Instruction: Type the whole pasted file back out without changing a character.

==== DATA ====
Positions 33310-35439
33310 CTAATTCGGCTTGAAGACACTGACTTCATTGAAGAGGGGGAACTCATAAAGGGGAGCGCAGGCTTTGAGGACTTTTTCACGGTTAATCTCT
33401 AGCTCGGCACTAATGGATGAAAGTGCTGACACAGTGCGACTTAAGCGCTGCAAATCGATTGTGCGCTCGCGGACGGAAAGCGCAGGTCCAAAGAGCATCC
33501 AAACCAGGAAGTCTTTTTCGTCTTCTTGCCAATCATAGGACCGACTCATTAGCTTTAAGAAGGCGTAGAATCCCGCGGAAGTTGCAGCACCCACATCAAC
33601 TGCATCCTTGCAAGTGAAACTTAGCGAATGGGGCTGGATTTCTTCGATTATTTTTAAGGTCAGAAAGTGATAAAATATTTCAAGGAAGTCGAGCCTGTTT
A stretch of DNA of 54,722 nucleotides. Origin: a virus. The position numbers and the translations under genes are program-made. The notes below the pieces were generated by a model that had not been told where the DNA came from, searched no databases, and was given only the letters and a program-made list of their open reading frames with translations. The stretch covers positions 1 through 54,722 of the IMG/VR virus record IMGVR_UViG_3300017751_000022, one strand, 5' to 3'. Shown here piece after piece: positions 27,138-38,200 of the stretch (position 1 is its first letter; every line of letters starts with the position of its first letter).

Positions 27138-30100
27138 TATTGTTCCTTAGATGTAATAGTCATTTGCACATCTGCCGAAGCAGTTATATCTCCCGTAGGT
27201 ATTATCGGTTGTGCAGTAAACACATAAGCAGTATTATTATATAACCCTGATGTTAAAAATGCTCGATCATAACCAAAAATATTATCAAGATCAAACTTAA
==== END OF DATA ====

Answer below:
Positions 33310-35439
33310 CTAATTCGGCTTGAAGACACTGACTTCATTGAAGAGGGGGAACTCATAAAGGGGAGCGCAGGCTTTGAGGACTTTTTCACGGTTAATCTCT
33401 AGCTCGGCACTAATGGATGAAAGTGCTGACACAGTGCGACTTAAGCGCTGCAAATCGATTGTGCGCTCGCGGACGGAAAGCGCAGGTCCAAAGAGCATCC
33501 AAACCAGGAAGTCTTTTTCGTCTTCTTGCCAATCATAGGACCGACTCATTAGCTTTAAGAAGGCGTAGAATCCCGCGGAAGTTGCAGCACCCACATCAAC
33601 TGCATCCTTGCAAGTGAAACTTAGCGAATGGGGCTGGATTTCTTCGATTATTTTTAAGGTCAGAAAGTGATAAAATATTTCAAGGAAGTCGAGCCTGTTT
A stretch of DNA of 54,722 nucleotides. Origin: a virus. The position numbers and the translations under genes are program-made. The notes below the pieces were generated by a model that had not been told where the DNA came from, searched no databases, and was given only the letters and a program-made list of their open reading frames with translations. The stretch covers positions 1 through 54,722 of the IMG/VR virus record IMGVR_UViG_3300017751_000022, one strand, 5' to 3'. Shown here piece after piece: positions 27,138-38,200 of the stretch (position 1 is its first letter; every line of letters starts with the position of its first letter).

Positions 27138-30100
27138 TATTGTTCCTTAGATGTAATAGTCATTTGCACATCTGCCGAAGCAGTTATATCTCCCGTAGGT
27201 ATTATCGGTTGTGCAGTAAACACATAAGCAGTATTATTATATAACCCTGATGTTAAAAATGCTCGATCATAACCAAAAATATTATCAAGATCAAACTTAA